NDTP Medical Director Prof Brian Kinirons told the NDTP’s workforce conference in November that three specific model 3 sites would be selected on the basis of “need and challenge” to pilot these recommendations. Local implementation teams will be established, which will then report back on progress.
Looking broadly at the NDTP report’s recommendations, Consultant in Emergency Medicine Dr Mick Molloy said “you need to try everything”.
“Those things are great ideas, but I’m not sure on their own that any single one of them would be the thing [to address recruitment challenges].”
He believed the health system needed to “manage” emigration better. Dr Molloy proposed a scheme that would see the HSE approach doctors in the “second last year or the third last year” of their senior registrar programme and offer to fund the salary of the doctor to work in a health system abroad for a couple of years, as long as they committed to return to Ireland to work in a model 3 hospital for a set number of years.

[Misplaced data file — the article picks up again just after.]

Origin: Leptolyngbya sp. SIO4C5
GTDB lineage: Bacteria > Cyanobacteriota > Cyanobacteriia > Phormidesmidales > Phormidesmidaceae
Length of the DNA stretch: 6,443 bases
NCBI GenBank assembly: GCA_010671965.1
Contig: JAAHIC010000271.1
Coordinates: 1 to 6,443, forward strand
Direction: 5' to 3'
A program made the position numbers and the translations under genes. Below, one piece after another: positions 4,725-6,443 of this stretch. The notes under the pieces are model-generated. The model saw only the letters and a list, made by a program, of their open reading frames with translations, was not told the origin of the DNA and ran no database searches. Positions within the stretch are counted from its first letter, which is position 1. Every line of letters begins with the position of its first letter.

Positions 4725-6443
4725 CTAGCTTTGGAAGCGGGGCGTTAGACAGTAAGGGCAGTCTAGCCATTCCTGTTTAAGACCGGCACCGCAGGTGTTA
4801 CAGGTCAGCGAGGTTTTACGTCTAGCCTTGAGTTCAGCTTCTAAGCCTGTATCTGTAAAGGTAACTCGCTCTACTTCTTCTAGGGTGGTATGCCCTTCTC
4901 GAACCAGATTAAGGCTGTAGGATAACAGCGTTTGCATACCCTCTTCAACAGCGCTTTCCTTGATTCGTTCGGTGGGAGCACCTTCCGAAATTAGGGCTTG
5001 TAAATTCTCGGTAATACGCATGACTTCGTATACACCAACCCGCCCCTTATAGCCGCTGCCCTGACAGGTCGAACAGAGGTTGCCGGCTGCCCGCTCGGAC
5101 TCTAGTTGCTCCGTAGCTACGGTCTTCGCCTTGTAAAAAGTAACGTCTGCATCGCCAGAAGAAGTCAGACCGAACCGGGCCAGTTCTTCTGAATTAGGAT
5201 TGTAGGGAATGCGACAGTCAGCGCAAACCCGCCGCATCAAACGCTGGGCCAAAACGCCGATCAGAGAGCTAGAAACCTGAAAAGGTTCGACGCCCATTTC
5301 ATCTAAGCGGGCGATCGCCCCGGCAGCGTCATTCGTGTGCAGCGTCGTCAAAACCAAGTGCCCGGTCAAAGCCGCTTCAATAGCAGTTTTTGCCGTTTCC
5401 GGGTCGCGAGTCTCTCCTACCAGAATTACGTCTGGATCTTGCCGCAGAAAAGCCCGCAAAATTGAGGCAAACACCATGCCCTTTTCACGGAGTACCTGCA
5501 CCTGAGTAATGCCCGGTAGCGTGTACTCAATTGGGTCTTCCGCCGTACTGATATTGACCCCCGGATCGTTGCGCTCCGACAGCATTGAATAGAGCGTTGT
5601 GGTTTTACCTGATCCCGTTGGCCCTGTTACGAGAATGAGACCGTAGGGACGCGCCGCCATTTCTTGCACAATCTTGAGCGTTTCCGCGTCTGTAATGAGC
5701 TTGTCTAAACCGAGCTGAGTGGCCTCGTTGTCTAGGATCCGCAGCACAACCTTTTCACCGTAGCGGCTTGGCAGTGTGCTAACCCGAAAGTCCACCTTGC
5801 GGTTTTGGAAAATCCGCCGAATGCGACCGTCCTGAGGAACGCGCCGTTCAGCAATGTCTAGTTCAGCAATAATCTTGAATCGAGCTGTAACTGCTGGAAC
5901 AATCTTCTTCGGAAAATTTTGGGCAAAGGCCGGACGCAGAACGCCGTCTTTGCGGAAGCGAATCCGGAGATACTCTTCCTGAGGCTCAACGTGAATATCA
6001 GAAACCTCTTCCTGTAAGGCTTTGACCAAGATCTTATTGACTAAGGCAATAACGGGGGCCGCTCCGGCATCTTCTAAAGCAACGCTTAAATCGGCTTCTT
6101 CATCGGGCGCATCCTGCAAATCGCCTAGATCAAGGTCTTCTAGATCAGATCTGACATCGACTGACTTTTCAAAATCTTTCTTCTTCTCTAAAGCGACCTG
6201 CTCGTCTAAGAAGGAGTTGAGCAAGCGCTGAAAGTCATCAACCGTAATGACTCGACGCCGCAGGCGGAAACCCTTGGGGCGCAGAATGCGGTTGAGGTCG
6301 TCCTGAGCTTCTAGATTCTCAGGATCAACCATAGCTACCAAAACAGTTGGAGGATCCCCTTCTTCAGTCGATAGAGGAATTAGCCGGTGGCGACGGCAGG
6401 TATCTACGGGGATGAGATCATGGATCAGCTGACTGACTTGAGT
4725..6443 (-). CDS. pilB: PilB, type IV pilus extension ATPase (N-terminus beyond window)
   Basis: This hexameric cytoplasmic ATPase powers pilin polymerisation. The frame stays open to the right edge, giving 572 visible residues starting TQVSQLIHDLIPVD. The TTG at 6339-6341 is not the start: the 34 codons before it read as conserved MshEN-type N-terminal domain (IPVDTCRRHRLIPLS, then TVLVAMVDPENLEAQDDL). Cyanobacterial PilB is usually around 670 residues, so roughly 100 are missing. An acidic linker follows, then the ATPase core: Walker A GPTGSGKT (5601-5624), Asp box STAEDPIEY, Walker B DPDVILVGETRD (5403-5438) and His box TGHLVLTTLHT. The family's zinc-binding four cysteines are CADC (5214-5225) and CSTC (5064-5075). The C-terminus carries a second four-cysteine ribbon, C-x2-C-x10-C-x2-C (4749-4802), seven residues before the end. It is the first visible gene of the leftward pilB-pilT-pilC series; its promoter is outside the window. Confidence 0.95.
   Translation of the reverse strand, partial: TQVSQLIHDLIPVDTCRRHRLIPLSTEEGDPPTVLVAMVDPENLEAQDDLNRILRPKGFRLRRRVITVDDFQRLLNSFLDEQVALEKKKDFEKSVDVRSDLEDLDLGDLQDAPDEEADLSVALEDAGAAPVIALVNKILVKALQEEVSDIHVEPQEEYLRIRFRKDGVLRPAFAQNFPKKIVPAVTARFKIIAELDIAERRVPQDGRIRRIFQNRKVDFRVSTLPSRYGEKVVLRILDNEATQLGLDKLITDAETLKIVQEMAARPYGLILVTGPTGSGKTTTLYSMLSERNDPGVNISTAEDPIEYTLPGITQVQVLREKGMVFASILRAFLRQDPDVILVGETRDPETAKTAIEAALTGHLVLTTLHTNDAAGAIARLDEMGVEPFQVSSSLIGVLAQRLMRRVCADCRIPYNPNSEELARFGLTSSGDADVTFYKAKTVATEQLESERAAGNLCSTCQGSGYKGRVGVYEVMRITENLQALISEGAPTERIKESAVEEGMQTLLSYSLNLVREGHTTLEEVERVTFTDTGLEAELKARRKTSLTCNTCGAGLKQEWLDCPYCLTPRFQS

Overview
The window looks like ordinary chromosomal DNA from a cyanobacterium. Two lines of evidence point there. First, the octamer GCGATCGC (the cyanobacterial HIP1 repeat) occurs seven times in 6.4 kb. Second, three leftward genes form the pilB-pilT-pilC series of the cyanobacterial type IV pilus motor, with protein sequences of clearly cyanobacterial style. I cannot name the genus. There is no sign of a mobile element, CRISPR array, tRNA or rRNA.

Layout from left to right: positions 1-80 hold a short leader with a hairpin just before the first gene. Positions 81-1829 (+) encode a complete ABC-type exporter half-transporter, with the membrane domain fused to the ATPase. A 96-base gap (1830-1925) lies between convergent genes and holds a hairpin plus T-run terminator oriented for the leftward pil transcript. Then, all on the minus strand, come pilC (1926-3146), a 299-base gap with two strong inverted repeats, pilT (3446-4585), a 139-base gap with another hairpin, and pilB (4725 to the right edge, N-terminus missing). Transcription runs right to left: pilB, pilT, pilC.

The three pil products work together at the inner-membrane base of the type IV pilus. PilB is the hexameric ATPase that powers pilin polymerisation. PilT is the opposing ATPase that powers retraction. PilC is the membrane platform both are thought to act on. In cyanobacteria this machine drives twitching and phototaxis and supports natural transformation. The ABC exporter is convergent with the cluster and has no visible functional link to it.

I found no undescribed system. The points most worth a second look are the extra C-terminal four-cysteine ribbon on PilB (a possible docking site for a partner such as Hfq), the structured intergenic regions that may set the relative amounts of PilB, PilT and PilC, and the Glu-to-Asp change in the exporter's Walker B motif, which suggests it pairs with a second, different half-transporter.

He also voiced concerns that the expansion of consultant numbers across all hospitals may make it more difficult for model 3 hospitals to recruit in the coming period.
With the six new health regions due to commence next month, Prof Kinirons told the conference that “it is very clear for our health regions we need a sustainable, robust, model 3 network”.
“What is of concern to me is that about a quarter of the entire workforce in the model 3 network are on a non-permanent contract,” Prof Kinirons told the conference, “and if that does not ring alarm bells, I do not know what will.”
The “age profile” of consultants in the model 3 network was “more senior” than their model 4 network colleagues. One-third of the consultant workforce in model 3 hospitals was 55 years old or greater.